By Richard Pawson and Robert Matthews
The anatomy of a naked object
A Naked Object system is simply a collection of classes that are made
available to the user. To be rendered visible to the user, an object must
be of the type
org.nakedobjects.object.Naked. This interface
is defined within the Naked Objects framework along with two
sub-interfaces. The first is
org.nakedobjects.object.NakedValue, for value objects, which
store simple data values (such as text, numbers, currency and dates) and
are only used inside other objects. The framework provides a number of
ready-made classes that implement this interface, several of which we shall
be introducing in this section. Programmers can add new
NakedValue classes if needed. The second sub-interface is
org.nakedobjects.object.NakedObject. This is used for
objects that need to be referenced in multiple contexts, which typically
means your business objects.
The simplest way to ensure that your business objects conform to the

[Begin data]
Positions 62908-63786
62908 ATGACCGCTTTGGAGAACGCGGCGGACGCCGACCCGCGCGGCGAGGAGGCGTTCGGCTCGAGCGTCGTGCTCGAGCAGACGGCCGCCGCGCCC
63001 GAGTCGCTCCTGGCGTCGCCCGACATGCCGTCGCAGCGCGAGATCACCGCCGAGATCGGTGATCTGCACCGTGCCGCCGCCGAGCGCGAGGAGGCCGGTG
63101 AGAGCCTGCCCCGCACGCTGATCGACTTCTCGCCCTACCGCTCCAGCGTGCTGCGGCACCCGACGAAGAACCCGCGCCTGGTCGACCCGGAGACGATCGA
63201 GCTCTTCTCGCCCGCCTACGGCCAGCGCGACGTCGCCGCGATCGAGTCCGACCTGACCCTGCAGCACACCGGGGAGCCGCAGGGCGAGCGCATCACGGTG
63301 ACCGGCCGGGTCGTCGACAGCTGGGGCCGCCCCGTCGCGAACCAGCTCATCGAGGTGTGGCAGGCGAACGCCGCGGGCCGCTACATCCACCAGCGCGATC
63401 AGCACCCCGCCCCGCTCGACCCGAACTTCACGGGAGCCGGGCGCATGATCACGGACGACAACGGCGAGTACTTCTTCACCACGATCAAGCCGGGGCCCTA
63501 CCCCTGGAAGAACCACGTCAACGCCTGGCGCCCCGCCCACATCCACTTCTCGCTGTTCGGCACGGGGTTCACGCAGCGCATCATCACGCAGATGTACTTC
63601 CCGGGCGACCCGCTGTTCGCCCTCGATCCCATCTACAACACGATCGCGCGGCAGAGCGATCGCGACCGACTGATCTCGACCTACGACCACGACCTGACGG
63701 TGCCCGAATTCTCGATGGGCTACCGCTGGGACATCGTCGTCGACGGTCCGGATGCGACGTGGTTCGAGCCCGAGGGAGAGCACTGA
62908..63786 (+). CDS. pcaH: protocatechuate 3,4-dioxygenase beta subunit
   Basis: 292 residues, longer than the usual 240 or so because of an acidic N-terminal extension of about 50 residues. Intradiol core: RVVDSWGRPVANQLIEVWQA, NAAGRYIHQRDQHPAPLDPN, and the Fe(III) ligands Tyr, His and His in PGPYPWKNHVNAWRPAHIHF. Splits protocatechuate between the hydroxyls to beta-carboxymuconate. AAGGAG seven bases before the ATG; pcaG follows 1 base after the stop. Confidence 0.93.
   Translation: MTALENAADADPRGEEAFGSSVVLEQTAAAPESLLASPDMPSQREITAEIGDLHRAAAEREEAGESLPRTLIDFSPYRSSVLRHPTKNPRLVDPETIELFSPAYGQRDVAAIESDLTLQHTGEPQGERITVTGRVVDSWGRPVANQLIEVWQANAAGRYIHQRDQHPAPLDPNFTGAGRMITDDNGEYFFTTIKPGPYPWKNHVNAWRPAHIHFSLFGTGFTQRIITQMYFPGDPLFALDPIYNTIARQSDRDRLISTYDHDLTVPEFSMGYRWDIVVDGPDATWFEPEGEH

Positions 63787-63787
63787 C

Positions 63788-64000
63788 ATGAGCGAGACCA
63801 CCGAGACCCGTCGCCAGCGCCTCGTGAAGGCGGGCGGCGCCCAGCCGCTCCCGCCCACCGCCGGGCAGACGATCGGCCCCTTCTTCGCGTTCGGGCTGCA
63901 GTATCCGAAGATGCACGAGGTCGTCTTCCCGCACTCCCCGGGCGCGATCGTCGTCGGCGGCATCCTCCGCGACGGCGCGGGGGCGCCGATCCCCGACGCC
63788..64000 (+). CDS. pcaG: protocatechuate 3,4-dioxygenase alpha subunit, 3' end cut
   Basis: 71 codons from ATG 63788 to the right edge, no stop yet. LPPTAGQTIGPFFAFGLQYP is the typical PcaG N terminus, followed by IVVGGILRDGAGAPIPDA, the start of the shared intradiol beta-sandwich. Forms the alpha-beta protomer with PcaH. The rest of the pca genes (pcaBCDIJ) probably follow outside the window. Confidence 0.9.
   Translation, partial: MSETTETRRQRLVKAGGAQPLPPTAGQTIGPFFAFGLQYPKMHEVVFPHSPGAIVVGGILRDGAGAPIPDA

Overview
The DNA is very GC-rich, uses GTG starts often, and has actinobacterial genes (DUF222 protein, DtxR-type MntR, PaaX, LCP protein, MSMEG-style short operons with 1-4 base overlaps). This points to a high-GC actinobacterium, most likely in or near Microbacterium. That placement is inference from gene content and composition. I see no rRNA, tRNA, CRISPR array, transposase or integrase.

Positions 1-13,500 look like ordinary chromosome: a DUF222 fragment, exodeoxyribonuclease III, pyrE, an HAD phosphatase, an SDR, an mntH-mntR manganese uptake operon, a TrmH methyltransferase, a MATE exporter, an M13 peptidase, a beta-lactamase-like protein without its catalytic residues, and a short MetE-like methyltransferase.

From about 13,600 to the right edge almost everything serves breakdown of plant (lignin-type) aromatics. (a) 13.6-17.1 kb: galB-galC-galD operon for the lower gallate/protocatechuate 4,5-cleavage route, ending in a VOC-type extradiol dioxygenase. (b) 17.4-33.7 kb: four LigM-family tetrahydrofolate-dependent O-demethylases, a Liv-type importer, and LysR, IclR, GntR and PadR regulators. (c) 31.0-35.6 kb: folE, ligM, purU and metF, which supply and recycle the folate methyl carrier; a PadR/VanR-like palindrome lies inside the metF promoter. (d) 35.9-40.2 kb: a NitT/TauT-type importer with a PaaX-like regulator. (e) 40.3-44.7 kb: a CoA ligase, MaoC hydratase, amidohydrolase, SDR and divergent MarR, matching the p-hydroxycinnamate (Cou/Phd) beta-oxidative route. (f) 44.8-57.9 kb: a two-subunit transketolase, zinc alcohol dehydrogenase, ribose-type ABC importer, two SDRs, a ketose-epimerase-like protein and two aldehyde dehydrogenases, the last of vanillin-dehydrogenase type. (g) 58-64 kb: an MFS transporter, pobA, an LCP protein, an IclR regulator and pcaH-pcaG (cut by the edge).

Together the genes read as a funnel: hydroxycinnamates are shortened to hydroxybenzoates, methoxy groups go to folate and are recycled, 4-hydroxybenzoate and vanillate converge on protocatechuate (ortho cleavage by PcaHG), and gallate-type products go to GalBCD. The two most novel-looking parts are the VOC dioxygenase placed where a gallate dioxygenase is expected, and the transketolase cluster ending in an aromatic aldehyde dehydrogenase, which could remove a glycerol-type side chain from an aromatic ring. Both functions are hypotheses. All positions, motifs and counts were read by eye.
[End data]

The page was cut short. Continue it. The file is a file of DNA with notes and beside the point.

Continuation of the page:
NakedObject definition is to make them sub-classes of
org.nakedobjects.object.AbstractNakedObject - a class
provided by the framework. If you cannot do this, because your business
object must inherit from some other hierarchy, then you will have to
implement the methods required by
AbstractNakedObject implements all of the methods in
NakedObject interface except for
title, which we will discuss shortly. Thus it provides
you with a foundation for building your business objects. We will
use this class throughout our discussions.
The Naked class hierarchy
If a business object class is defined as a subclass of
AbstractNakedObject, then you must also do the following in
order for the framework to be able to access and manipulate these
objects, and thereby make them available to users:
- Declare the class as public.
- Ensure the class has a zero-parameter constructor (this is often
referred to as the default constructor).
- Declare as public all of its methods that are to be made available
to the framework.
- Implement the abstract
title method from the superclass
so that it returns a non-null reference. The
title method will help users to
distinguish each object from the rest of the instances of a specific type
- but it could also be used for other purposes, such as searching or report
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